Aslice of history would be relevant right now. Those who’ve heard of Sanjay Leela Bhansali’s Bajirao Mastani would be familiar with the two names if nothing else.
Peshwa Baji Rao and second wife Mastani (daughter of Hindu King Chhatrasal and Ruhani Bai, his Persian concubine) had a son named Krishna Rao. Although Bajirao wanted his son to be brought up as a Hindu Brahmin, the priests refused to conduct the young boy’s thread ceremony on the grounds that he was born out of wedlock to a Muslim woman. Many refused to recognise Mastani as Baji Rao’s legitimate wife though Krishna Rao got the same education and military training as the other sons of the Peshwa family.
However, the rejection by his father’s community turned Krishna Rao into Shamsher Bahadur and his son into Ali Bahadur.
The rigidity of the Hindu community, thus, pushed its own children out of the fold. The story came to mind when protests against Ranbir Kapoor and Alia Bhatt outside the Mahakaleshwar temple in Ujjain forced the couple to leave without a darshan. We live in strange times where there’s demand for ghar waapsi alongside religious hysterics that border on ghar se bhagao.
Ranbir comes from a deeply religious family; his father Rishi Kapoor would pray to Lord Shiva every morning. When travelling, Ranbir would text “Jai Mata Di” to Rishi, who’d wait for the message to know that his son had landed safely. One has seen Ranbir do the aarti on the first five days of the Ganesh Chaturthi festival, a tradition he continues with his mother.
Before the release of Ranbir’s Saawariya and Neil Nitin Mukesh’s Johnny Gaddaar, when Rishi and Nitin Mukesh had gone to Shreenathji temple near Udaipur, each had prayed for the success of the other’s son.
In fact, when Ranbir got married, close friends saw him listen keenly to the panditji and some wondered whether Alia and he would be religiously compatible.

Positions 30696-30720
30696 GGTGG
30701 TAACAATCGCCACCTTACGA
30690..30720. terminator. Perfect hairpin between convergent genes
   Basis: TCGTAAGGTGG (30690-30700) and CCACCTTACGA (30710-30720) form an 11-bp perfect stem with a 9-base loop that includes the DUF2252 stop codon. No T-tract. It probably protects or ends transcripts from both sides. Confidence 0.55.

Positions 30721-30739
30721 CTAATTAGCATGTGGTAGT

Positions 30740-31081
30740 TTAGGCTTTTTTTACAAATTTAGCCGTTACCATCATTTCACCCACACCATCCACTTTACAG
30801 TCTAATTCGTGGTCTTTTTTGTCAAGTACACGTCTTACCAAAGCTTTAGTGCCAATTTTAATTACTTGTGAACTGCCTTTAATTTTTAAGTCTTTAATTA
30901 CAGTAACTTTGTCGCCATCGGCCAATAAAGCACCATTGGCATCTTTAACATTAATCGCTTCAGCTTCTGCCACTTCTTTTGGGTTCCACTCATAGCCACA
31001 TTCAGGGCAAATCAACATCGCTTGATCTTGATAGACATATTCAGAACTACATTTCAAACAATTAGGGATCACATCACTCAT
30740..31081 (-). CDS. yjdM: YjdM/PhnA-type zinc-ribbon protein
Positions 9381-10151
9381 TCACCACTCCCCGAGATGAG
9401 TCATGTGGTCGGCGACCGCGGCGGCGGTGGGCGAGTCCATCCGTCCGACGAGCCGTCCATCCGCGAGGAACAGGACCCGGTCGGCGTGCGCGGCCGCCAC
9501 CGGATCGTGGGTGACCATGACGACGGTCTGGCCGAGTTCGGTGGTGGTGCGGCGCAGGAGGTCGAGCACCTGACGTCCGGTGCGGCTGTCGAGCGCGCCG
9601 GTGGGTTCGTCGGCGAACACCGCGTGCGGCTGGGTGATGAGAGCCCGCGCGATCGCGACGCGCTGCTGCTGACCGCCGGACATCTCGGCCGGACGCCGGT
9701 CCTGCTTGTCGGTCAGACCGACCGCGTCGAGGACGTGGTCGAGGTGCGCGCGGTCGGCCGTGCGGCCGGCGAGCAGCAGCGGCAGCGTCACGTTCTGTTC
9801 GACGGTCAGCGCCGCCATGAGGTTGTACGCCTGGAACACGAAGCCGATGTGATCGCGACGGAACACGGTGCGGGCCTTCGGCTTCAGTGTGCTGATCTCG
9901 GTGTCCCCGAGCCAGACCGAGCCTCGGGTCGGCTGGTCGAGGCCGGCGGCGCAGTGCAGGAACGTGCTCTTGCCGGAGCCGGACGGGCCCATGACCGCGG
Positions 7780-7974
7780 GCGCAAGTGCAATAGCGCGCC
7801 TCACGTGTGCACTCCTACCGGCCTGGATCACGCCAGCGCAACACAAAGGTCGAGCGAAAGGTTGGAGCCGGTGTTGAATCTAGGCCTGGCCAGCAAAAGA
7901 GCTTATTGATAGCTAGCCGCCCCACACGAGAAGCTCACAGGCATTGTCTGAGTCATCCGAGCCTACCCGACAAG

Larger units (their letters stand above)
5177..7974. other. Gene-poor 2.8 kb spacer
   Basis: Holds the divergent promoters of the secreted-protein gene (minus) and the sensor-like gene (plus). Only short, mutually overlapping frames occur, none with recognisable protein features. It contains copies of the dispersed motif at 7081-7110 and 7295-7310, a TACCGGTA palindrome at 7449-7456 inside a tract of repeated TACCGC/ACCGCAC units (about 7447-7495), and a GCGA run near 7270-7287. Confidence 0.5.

Diametrically different from Rishi, Alia’s father Mahesh Bhatt had so distanced himself from his father’s Hindu side that he’d vowed never to step into a temple. He may have mellowed enough to participate in Alia’s religious ceremony with Ranbir but his views are still strong and unchanged.
With the older Kapoors no longer around, Mahesh is the only strong influence around Ranbir today. One isn’t even hinting that Ranbir will be weaned away from his faith. But the distasteful Ujjain incident would be disillusioning for any rational person.
For debate’s sake, let’s listen to the side that says protests against the entry of beef-eating Ranbir were peaceful, there were no cries of beheading anybody. There was also the whataboutery over why actors like Ranbir never publicly talked of being pork-eaters.
But, is closing the door to the faithful the way to being inclusive and welcoming? Since everyone has the right to protest, could the objections have been peacefully and gracefully registered, allowing a devotee and his wife to get their darshan? When Mahakaleshwar is considered one of Shiva’s sacred abodes, wouldn’t it have been fitting for a devotee to go to the temple for blessings on the eve of his film in which he played a character called Shiva?
Ranbir’s decision to go back without the darshan was wise, especially given Alia’s delicate condition. But what happened in Ujjain was unwise for the optics and for the politics of the Hindus. Apart from being wrong and illogical too.
PS: Perhaps buoyed by advance bookings that seemed to indicate blockbuster business at the box office, the Brahmastra folks went against earlier plans and had a special media screening. It was the first major screening of the film in 3D with director Ayan Mukerji chatting with everybody before the lights dimmed. However, it also seems the industry will have to look for another test case to bring in the audience and declare, “Boycotts don’t work”.
Bharathi S. Pradhan is a senior journalist and author